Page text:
Operational technology (OT) assets are now at the core of most organizations today, as they offer the ability to automate, control, monitor and integrate business processes.
While OT systems have historically been proprietary and isolated from corporate IT systems, OT suppliers have now largely converged onto common, connected IT platforms. This increased connectivity is compelling but dangerous, and could potentially have dire consequences if not well-managed.
As organizational operations become increasingly connected and complex, so does the need to gain a better understanding of the organization’s security and risk posture. It can be achieved by regularly identifying and prioritizing risks, analyzing threats and resolving vulnerabilities in the business’ critical infrastructure.
With the diversity of technology, variety of device and protocols, and the sensitivity of equipment, extreme caution needs to be taken to ensure that security solutions do not impose a risk to physical safety and operational uptime. It is with only proper identification and prioritization of risks that organizations can secure critical assets and assure reliability, business continuity, and regulatory compliance.
How then can organizations effectively manage the risk of their OT assets?
Gaining visibility into connected devices
Lack of asset visibility and device status knowledge continue to be top concerns for OT security and risk management leaders. Often, organizations lack a complete, up-to-date inventory of the OT assets they have. Furthermore, many maintenance processes are still either being performed manually or by their equipment vendors.
As threats expand beyond traditional IT networks, so does the need to extend security visibility into all networks. Visibility of connected devices and intelligence of device security posture is therefore essential in helping organizations effectively manage security risks.
Identifying key OT assets
Reducing OT related business risk starts with understanding and identifying the OT assets associated with critical business processes. Only then can organizations understand which OT assets need security focus and investments to reduce their OT related business risk – in a cost-effective manner.
According to the 2018 SANS Industrial IoT (IIoT) survey, most organizations envision a 10 to 25 percent growth in their connected devices for the foreseeable future. This explosion of devices, in addition to the existing obscurity issues inherent in OT, makes asset discovery difficult.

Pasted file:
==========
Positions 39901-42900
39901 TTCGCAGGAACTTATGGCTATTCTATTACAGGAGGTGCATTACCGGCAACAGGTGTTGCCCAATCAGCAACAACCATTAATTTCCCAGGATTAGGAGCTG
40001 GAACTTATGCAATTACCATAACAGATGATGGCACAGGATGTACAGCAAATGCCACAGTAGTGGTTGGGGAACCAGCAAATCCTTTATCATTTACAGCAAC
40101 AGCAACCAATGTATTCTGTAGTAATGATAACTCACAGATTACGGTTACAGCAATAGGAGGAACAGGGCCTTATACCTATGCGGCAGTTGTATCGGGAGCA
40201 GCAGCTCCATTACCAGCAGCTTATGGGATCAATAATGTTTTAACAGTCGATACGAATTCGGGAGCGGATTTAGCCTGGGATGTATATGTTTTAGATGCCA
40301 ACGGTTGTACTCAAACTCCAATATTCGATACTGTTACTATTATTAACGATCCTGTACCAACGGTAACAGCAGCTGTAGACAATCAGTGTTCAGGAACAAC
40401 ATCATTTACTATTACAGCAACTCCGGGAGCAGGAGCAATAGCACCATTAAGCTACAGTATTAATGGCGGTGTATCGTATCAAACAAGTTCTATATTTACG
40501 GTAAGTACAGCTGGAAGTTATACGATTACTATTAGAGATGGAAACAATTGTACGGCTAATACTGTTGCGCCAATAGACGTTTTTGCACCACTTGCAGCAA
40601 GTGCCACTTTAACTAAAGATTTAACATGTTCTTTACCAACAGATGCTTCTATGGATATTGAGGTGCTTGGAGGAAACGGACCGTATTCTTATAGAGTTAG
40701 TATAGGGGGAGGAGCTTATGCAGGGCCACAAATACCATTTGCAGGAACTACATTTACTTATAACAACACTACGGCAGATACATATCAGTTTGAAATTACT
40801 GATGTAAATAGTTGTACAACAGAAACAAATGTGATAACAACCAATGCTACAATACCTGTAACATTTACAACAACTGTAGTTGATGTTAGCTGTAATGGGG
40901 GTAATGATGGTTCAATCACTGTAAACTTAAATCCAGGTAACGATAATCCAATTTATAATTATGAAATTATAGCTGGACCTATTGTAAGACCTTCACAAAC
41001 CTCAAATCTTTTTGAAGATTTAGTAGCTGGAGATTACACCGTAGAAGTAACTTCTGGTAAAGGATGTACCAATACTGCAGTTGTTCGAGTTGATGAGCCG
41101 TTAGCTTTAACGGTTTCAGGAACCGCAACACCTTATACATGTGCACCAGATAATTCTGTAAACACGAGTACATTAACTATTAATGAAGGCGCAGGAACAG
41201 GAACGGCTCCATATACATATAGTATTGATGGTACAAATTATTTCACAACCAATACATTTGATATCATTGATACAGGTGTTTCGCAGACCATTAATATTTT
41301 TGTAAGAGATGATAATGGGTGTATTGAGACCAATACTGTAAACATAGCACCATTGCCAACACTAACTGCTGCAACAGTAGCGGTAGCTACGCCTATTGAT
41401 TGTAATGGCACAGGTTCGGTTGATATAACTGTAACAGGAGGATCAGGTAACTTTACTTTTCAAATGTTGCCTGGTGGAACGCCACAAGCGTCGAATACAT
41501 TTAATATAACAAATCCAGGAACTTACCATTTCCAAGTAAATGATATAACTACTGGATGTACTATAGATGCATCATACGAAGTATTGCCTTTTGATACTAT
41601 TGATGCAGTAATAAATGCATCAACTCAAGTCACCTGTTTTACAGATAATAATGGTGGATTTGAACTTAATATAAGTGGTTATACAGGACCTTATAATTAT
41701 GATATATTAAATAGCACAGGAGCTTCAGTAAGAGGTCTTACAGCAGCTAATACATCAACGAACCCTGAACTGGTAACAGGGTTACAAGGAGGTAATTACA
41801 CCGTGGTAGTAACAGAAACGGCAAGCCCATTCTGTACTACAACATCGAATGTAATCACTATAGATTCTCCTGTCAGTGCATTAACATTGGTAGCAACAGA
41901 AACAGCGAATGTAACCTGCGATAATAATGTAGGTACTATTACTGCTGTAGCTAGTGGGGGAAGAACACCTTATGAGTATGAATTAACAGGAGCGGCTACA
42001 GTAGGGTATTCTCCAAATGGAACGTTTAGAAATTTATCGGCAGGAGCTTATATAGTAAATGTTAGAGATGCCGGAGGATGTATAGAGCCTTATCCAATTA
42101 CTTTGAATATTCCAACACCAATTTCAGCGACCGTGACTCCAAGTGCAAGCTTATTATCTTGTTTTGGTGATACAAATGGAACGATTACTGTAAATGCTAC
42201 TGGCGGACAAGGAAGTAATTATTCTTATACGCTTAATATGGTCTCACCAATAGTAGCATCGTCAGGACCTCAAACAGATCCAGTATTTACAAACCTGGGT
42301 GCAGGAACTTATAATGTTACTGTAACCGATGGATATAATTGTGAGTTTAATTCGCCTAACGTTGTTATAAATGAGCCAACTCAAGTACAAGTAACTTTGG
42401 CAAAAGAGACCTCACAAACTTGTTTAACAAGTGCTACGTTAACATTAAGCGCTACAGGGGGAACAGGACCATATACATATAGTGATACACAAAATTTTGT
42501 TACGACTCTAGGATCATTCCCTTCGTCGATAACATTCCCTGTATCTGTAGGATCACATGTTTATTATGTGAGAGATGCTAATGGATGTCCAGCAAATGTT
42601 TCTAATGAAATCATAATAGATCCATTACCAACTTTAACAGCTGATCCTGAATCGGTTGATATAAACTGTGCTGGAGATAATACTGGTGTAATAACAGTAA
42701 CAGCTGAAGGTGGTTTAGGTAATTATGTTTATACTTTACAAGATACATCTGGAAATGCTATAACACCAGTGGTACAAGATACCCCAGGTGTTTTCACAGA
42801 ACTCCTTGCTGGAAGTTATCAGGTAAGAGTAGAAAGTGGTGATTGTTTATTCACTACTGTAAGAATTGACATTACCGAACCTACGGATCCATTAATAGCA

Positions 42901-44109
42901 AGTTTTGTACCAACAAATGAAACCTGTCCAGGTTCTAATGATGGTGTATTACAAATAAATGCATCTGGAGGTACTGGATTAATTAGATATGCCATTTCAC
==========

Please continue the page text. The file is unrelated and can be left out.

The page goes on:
In a typical asset discovery, there is a tendency to start grouping devices by type, such as Windows, Mac, Linux devices, PLCs, sensors, and so on, which distracts focus from managing the risk of the critical processes. Instead, doing discovery based on the critical asset systems helps us not “boil the ocean,” waste resources and lose focus.
Start with critical impact systems and work in priority order to identify what assets support the process, what hardware and software run on the assets and what is the network topology supporting them, as well as what endpoints, devices, and non-network connected devices constitute the asset system.
Organizing impact systems
Once organizations have an in-depth understanding of what critical asset systems look like, the process will highlight the importance of protecting high-impact systems, such as data center assets or operations. Requesting funding becomes easier to justify from a business perspective, especially when introducing risk-mitigating controls.
Organizing impact systems on a high/medium/low scale can ease successful implementation of many Risk Management Frameworks (RMFs). RMFs are best-practice policies to assess and reduce OT asset-related business risk
In addition to the RMFs, there are also international standards and regulations for which organizations can be certified. What they all have in common is a framework of controls that should be put in place from asset discovery, hardware, and software asset management, configuration management, and vulnerability management, to where you have a blueprint allowing for efficient and measurable business risk reduction.
When we start from a ‘top down’ versus a ‘bottoms up’ approach, we end up building a solid risk management program that executive management can understand, protecting the most critical processes to the business, and achieving both cost-effectively.